Reynolds' writing has blended cultural criticism with music journalism. [11] He has written extensively on gender, class, race, and sexuality in relation to music and culture. Early in his career, Reynolds often made use of critical theory and philosophy in his analysis of music, deriving particular influence from thinkers such as Roland Barthes, Georges Bataille, Julia Kristeva, Michel Foucault, and Gilles Deleuze and Félix Guattari. [1] He has on occasion used the Marxist concepts of commodity fetishism and false consciousness to describe attitudes prevalent in hip hop music. [12] In discussing the relationship between class and music, Reynolds coined the term liminal class, defined as the upper-working class and lower-middle-class, a group he credits with "a lot of music energy". [13] Reynolds has also written about drug culture and its relationship to various musical developments and movements. [14] In the 2000s, in tandem with fellow critic and blogger Mark Fisher, Reynolds made use of Jacques Derrida's concept of hauntology to describe a strain of music and popular art preoccupied with the disjointed temporality and "lost futures" of contemporary culture. [15]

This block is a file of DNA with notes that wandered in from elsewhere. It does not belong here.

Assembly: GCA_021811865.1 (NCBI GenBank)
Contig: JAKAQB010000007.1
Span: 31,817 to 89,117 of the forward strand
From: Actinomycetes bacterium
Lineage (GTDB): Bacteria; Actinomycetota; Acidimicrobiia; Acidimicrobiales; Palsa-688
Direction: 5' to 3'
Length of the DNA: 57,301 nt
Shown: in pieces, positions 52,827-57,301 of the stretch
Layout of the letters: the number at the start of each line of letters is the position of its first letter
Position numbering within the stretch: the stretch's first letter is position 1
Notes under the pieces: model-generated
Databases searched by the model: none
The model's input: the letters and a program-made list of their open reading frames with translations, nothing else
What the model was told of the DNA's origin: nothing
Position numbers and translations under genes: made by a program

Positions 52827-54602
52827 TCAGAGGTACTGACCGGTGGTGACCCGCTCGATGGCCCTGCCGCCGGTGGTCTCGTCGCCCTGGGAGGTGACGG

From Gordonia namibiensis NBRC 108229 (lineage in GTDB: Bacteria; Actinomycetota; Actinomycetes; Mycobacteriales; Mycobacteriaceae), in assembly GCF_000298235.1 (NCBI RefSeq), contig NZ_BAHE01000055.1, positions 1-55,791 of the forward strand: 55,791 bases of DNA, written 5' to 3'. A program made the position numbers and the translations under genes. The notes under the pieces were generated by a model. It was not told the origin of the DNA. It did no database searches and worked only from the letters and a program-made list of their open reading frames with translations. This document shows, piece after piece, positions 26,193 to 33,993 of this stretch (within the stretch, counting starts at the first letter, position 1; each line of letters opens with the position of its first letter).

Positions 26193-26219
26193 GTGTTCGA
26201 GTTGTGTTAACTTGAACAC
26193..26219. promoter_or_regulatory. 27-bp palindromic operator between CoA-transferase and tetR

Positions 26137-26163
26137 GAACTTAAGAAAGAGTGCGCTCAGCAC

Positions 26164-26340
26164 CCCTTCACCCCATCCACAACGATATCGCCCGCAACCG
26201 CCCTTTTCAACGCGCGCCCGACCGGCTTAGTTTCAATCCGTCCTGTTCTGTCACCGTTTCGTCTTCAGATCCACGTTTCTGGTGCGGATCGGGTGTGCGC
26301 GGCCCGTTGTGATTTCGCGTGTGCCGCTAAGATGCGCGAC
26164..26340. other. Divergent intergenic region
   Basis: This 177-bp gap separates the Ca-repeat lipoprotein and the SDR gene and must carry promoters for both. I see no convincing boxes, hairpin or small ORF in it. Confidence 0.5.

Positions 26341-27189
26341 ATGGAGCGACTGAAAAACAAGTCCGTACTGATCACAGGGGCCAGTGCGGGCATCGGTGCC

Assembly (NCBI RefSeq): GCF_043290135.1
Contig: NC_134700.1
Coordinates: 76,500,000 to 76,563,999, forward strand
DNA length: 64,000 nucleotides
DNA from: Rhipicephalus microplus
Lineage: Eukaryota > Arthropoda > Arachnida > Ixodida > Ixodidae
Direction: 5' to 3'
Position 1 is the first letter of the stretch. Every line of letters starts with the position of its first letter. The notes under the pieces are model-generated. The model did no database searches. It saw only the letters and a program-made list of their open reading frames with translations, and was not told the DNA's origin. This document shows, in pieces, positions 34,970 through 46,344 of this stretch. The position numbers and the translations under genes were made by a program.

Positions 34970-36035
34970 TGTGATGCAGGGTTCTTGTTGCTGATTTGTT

Year-end critics' polls

Reynolds has voted in a number of year-end critics' polls, most often for The Wire 's Rewind and for The Village Voice 's Pazz & Jop. Since 2011, when The Wire renamed its year-end poll from Records of the Year to Releases of the Year, Reynolds has cast several votes for songs rather than album-length releases. Reynold's full voting ballots and year-end commentaries for a variety of magazines, going back to the late 1980s, can be found at Reynolds's Faves/Unfaves blog.

1991 World of Twist Quality StreetReynolds's blog (ballot for The Wire) [16]
1994 Tricky "Aftermath"Reynolds's blog (ballot for The Wire) [17]
1995 Tricky Maxinquaye Reynolds's blog (ballot for The Wire) [18]